Eaton MCCBs Outperform the Arc-Flash Hazard Calculations listed in IEEE

EATON'S CUTLER-HAMMER® BRAND MOLDED CASE CIRCUIT BREAKERS SIGNIFICANTLY OUTPERFORM IEEE 1584 ARC FLASH CALCULATIONS

PITTSBURGH, PA … Diversified industrial manufacturer Eaton Corporation (NYSE:ETN) today announced its Cutler-Hammer® brand Series C and Series G molded case circuit breakers (MCCB) significantly outperform the calculations listed in The Institute of Electrical and Electronic Engineers (IEEE) standard 1584-2002, Guide for Performing Arc Flash Hazard Calculations. In-house testing indicates personnel should wear a maximum of Category 1 PPE (Personal Protection Equipment) hazard risk protection when working downstream of the breakers.

Testing was conducted at 480 volts at an Underwriters Laboratories® (UL)-certified test lab at an Eaton facility outside of Pittsburgh. Nine different Series C and Series G MCCB frames and 20 different types were tested, with breaker sizes ranging from 15 - 1200 amps (continuous current). Tested faults ranged from 15x the handle rating through 100,000 amperes for the breakers.

IEEE 1584 provides a method to calculate incident energy from which maintenance personnel make decisions about the type of PPE needed when working on energized equipment. The Eaton test results will help maintenance personnel choose PPE more suitable to the level of hazard, which can save time and money on maintenance and operations costs.

"Nothing is more important to Eaton than the safety of the people working on our equipment, preferably in a de-energized condition," said Steve Rector, commercial marketing manager, Eaton's electrical business. "That's why our testing was diligent, thorough and comprehensive. The results were undeniable. Our Series C and Series G breakers limit the risk of arc flash hazards. We perform much better than the IEEE calculations indicate, and in many instances the required PPE hazard risk protection is as good as or better than fuses."

Arc flash is the result of a rapid release of energy due to an arcing fault between a phase bus bar and another phase bus bar, neutral or ground. Arc flashes are generally limited to systems where the bus voltage is in excess of 240 volts. Employees working on or near energized electrical conductors or circuit parts may trigger an electric arc flash from their inadvertent movement, accidental contact, or equipment failure.

An enormous amount of concentrated radiant energy explodes outward from electrical equipment in an arc flash accident. This energy can create pressure waves that can damage a person's hearing, or a high-intensity flash that can harm his or her eyesight, or a superheated ball of gas that can severely burn a worker's body and melt metal. A worker's non flame-resistant clothing will ignite if the arc releases sufficient energy. Workers wearing flame resistant clothing can also sustain burns if the arc releases energy above the thermal rating of the flame resistant fabric. The pressure waves can also send loose material like pieces of damaged equipment, tools, and other objects flying through the air.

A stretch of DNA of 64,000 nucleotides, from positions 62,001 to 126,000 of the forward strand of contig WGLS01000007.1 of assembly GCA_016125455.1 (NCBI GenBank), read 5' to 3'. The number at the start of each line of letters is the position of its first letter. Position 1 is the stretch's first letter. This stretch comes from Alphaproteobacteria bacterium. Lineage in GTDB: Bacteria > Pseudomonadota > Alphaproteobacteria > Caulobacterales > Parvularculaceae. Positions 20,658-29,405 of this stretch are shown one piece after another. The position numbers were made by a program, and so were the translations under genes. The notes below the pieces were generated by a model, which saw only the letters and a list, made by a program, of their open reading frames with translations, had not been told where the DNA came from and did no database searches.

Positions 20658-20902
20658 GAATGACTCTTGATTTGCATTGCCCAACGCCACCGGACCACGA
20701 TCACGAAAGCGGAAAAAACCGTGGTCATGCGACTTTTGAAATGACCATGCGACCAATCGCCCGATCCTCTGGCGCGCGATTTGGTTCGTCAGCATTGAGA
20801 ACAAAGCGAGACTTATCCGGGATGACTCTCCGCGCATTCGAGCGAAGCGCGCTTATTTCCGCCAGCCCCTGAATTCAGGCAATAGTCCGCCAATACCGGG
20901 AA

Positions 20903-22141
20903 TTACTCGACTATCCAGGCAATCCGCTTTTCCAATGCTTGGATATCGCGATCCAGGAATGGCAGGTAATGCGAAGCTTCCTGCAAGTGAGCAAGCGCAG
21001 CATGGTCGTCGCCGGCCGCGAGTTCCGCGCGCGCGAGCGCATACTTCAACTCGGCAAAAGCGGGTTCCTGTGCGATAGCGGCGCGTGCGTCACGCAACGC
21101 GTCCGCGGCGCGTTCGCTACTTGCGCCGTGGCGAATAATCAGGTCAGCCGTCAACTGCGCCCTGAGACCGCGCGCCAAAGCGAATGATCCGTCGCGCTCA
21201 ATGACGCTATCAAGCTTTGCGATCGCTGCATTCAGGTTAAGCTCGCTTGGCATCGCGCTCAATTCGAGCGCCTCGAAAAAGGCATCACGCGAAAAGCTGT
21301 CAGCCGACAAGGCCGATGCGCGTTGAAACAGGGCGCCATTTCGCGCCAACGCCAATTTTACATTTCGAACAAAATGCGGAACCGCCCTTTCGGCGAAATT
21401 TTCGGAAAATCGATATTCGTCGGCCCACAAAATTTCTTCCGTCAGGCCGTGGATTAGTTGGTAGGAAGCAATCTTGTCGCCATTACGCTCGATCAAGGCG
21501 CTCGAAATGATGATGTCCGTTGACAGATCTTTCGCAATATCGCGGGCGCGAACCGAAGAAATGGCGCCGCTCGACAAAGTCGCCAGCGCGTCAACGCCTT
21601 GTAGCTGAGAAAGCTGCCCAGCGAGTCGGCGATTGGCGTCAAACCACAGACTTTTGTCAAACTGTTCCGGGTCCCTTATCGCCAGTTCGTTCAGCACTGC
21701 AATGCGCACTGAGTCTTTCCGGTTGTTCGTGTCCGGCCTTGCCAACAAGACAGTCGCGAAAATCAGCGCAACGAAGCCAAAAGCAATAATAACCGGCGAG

An estimated five to 10 arc flash explosions occur in electric equipment every day in the United States, according to statistics compiled by CapSchell, Inc., a Chicago-based research and consulting firm that specializes in preventing workplace injuries and deaths.

Service companies, industrial companies, and standards committees have requested product testing and a PPE hazard risk protection statement from molded case breaker manufacturers. Eaton, the nation's leading supplier of molded case circuit breakers, has responded first with its testing program.

In the electrical industry, Eaton is a global leader in electrical control, power distribution, and industrial automation products and services. Through advanced product development, world class manufacturing methods and global engineering services and support, Eaton provides customer-driven solutions under brand names such as Cutler-Hammer®, Powerware, Durant®, Heinemann®, Holec®, and MEM®, which globally serve the changing needs of the industrial, utility, light commercial, residential, and OEM markets. For more information, visit www.eatonelectrical.com.

About Eaton Corporation
Eaton Corporation is a diversified industrial manufacturer with 2004 sales of $9.8 billion. Eaton is a global leader in fluid power systems and services for industrial, mobile and aircraft equipment; electrical systems and components for power quality, distribution and control; automotive engine air management systems, powertrain solutions and specialty controls for performance, fuel economy and safety; and intelligent truck drivetrain systems for safety and fuel economy. Eaton has 55,000 employees and sells products to customers in more than 125 countries. For more information, visit www.eaton.com.

Contacts
John Pepper
(412) 394-6603